Objective: Previous reports have attributed polycystic ovary syndrome (PCOS) to valproate treatment in women with bipolar disorder and with epilepsy. However, since high rates of mood disorders have been identified in women with PCOS, we sought to investigate the hypothesis that an intrinsic association may exist between PCOS and bipolar disorder, independent of pharmacotherapy.
Method: Seventy-eight women identified with PCOS were screened for the presence of bipolar illness using the Mood Disorders Questionnaire (MDQ), a validated self-assessment screen for bipolar disorder.
Results: Twenty-eight percent of subjects had either a previous bipolar diagnosis or met MDQ threshold criteria for bipolar screen positivity. Ninety seven percent of previously diagnosed or MDQ screen-positive subjects had no valproate exposure before PCOS diagnosis.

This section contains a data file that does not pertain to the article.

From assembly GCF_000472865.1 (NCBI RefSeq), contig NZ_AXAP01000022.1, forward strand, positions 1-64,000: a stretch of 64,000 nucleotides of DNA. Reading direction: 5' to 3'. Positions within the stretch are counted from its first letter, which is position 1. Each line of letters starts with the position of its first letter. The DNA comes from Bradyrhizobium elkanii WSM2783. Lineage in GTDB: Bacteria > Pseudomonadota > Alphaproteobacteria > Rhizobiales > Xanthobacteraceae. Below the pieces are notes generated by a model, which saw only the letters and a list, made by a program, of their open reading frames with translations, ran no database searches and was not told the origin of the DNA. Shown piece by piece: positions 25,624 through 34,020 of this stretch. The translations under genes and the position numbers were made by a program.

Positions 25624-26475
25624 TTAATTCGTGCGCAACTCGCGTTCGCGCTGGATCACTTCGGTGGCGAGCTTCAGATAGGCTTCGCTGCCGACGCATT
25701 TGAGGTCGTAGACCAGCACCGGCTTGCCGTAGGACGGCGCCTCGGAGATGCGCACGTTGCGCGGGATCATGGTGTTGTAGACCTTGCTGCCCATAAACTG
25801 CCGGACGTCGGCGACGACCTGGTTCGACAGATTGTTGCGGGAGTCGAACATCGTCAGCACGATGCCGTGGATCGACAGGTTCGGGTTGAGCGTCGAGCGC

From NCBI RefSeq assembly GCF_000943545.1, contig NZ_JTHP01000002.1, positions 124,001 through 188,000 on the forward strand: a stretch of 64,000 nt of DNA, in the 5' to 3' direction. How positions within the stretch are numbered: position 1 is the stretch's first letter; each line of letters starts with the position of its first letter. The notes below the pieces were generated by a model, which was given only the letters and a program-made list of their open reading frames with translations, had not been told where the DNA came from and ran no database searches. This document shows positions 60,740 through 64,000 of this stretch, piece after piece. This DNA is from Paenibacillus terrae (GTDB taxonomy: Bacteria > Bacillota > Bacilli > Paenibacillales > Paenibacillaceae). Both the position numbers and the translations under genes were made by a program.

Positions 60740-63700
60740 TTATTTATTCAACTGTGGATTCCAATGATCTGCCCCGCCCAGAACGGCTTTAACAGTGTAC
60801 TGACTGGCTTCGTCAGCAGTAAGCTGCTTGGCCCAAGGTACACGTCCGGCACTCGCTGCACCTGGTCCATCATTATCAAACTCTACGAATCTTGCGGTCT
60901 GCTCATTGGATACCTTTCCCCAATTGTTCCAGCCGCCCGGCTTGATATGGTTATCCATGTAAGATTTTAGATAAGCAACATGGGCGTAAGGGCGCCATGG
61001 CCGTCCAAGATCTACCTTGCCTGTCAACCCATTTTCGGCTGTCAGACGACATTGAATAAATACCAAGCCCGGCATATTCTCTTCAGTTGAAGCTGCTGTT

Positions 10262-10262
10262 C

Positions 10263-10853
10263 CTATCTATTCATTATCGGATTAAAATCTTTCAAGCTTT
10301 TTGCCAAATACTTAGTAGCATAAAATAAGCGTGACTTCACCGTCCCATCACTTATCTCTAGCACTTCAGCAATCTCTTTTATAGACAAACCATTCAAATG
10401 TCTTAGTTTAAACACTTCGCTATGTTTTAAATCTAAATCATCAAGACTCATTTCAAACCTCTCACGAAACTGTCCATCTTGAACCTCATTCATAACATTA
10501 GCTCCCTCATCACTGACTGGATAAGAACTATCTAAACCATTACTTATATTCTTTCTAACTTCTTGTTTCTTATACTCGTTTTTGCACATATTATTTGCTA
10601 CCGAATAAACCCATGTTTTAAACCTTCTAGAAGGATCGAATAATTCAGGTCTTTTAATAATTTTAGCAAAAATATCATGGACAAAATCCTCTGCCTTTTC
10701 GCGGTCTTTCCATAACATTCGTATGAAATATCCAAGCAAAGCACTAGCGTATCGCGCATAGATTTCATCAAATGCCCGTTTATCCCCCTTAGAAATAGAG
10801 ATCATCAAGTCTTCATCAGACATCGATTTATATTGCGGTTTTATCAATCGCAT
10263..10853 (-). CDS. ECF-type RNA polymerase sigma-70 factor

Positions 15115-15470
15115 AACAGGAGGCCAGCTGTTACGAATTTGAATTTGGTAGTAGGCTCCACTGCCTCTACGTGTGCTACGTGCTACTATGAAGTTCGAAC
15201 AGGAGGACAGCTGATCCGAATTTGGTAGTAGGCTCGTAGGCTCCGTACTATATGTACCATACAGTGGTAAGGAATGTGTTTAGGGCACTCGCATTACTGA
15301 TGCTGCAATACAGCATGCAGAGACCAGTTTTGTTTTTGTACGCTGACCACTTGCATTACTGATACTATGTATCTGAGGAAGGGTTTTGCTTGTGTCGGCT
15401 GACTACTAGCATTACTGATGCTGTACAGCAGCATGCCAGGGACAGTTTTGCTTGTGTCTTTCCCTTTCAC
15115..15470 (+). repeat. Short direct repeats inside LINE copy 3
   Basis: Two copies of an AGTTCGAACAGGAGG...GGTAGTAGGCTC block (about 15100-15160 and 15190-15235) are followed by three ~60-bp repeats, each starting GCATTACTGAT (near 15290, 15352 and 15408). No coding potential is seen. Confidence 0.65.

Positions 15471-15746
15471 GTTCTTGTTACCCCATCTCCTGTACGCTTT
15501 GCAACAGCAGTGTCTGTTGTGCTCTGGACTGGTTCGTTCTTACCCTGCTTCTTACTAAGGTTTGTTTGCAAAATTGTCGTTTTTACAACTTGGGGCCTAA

Limitations: Possible selection bias, lack of direct comparison with a control group, and lack of knowledge of specific diagnostic work up for PCOS, should all be considered in interpretation of these results. The MDQ as a self-report screen may be less sensitive to detect bipolar II or NOS than bipolar I disorder, and was not corroborated by a diagnostic interview.
Conclusion: These preliminary findings suggest a higher rate of bipolar screen positivity among women with PCOS than is expected in the general population, independent of an association with valproate. This observed link between PCOS and bipolar screen-positivity is consistent with a possible shared hypothalamic-pituitary-gonadal axis abnormality.